In any case you do not have to delete the lineart discarded, just hide the level that contains it.
Other notes and some life-saving advice
Of course, a black lineart is not mandatory: you can very well create it with another color (or color it differently at a later time).
With appropriate selections and copy-paste sequences, you can also spit the lineart ito multiple levels, e.g. one containing the lineart of the face, onother the rest of the body and so on. You can also choice a different color for each lineart segment, but in this case I recomand you to make sure to create close shapes, because it will simplify your life in the coloring phase.
When I’m satisfied with the lineart work, I make a copy duplicating the level, I block it by clicking on the padlock that appears in the Layers panel and hiding by clicking on the eye icon:
In addition to the lineart layer backup copy, i also locks all levels except the one on which I have to work. I do it because when you draw digitally you have to create several layers and it’s easy to forget in which one you are working. It may be frustrating to find that you have added shades on the lineart level, or on the color level.
The reason why I backup the lineart is that sometimes I make adjustments after having added color and shadows, or I add bad lines noticing to late that the modifications degradate the drawing. In these cases I can fix such mistakes by deleting the level of the compromised lineart and replacing it with the backup copy.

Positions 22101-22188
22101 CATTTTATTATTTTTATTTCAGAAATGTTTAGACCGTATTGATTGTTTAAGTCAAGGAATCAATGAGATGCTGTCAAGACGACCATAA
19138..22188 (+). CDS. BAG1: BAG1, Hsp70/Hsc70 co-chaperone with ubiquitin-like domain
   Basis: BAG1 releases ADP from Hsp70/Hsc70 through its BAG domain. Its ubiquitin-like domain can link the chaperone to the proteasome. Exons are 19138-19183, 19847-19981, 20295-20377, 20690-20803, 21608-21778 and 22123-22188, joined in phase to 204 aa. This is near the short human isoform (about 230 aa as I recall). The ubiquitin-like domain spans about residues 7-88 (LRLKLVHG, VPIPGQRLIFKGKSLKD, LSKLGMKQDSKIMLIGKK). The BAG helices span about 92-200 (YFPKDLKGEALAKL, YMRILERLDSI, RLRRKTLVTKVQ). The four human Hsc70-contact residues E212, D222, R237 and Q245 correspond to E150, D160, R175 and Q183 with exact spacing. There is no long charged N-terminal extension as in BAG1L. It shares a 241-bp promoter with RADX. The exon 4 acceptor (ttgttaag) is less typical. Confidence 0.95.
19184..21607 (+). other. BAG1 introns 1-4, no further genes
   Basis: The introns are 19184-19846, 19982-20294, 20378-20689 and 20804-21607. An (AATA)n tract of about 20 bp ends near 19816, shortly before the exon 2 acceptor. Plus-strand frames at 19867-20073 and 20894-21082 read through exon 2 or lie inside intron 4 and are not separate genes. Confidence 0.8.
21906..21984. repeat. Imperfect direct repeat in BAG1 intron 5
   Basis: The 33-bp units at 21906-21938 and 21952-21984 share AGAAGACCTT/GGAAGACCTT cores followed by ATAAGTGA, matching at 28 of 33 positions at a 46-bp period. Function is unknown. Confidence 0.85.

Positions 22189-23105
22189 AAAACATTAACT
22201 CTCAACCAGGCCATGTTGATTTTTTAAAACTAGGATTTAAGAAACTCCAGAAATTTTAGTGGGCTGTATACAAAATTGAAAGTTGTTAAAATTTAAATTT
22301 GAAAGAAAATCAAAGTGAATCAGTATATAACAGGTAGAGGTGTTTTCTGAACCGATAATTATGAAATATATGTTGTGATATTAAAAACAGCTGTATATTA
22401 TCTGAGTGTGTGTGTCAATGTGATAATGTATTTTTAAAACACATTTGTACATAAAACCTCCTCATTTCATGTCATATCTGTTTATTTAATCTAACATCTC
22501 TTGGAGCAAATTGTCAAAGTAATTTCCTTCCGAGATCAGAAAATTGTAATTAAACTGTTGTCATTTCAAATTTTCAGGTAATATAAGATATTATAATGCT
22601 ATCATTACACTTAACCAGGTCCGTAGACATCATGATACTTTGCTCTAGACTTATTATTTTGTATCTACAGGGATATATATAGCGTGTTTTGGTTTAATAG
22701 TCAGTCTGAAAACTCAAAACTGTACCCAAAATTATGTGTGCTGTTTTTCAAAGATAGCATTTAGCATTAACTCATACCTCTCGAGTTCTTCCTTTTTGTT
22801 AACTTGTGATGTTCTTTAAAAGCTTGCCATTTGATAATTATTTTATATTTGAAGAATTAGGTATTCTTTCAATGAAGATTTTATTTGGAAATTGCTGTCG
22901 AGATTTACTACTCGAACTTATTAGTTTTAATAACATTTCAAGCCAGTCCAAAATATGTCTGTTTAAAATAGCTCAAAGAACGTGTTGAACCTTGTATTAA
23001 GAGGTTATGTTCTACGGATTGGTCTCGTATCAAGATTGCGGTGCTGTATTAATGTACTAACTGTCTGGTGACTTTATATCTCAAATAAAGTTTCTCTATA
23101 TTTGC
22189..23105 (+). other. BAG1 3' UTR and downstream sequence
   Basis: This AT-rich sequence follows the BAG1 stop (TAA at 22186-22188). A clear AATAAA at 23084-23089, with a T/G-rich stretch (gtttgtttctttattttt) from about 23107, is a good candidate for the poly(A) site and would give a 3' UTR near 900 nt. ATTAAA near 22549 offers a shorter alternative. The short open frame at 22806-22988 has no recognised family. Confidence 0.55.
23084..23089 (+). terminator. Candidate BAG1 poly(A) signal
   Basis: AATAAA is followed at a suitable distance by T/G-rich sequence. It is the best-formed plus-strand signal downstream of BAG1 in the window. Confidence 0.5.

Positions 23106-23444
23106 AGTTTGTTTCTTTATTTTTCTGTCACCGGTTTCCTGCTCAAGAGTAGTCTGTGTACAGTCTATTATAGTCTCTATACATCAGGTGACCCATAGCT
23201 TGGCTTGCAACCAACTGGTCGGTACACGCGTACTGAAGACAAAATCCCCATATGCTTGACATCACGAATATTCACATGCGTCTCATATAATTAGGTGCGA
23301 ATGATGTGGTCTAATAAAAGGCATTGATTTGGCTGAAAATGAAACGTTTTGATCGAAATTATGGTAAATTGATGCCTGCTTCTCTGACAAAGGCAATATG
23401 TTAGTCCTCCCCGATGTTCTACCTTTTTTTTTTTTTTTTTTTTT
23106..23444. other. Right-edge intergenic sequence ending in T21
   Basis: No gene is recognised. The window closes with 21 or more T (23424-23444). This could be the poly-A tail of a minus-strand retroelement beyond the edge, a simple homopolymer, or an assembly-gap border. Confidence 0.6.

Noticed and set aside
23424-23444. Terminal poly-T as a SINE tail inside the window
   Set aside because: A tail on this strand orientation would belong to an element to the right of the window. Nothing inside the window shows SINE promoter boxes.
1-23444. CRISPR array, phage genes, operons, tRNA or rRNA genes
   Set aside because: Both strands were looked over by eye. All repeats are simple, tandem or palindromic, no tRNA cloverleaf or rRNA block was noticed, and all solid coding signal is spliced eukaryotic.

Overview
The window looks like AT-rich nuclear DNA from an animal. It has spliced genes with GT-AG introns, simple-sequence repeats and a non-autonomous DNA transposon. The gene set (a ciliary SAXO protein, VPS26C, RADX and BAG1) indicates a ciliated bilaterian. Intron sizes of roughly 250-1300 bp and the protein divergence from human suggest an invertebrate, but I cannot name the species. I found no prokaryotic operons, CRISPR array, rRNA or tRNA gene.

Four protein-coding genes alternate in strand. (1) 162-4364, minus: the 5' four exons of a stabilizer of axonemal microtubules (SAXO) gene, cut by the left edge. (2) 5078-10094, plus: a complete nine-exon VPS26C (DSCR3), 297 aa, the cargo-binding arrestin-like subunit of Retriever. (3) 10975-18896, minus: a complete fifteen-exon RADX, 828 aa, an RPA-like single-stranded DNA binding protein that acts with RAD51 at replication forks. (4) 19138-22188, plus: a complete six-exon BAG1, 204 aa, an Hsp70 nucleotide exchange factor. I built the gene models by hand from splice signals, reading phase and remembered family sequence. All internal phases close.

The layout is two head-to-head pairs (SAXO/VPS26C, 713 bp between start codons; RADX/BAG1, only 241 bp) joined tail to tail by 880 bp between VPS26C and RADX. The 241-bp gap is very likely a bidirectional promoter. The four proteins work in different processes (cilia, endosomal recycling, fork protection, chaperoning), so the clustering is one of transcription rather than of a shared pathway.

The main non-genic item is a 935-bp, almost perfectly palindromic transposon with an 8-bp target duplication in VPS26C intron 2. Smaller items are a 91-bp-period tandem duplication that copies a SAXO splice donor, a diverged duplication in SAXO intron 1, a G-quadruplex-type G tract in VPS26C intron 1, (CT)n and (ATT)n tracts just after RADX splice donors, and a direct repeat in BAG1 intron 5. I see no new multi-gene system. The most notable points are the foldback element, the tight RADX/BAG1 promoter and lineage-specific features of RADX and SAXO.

To duplicate a layer you have to move the mouse pointer to the Layers panel at the level you want to duplicate, right-click and select the Duplicate Level option in the context menu that has opened in the meantime.
Well, with this I think I’ve explained you in much detail how my artworks jump from sheet to the monitor. Remember: this is my personal workflow, which allows me to get drawings in my style, so it’s not said that it’s good for you and your style too.
The almost 2,000 words of this tutorial are the result of many hours of work that, I hope, may be useful for you! If this is the case, please do not hesitate to share it on your social account and give me your opinion with a comment.
Thanks in advance and see you at the next post!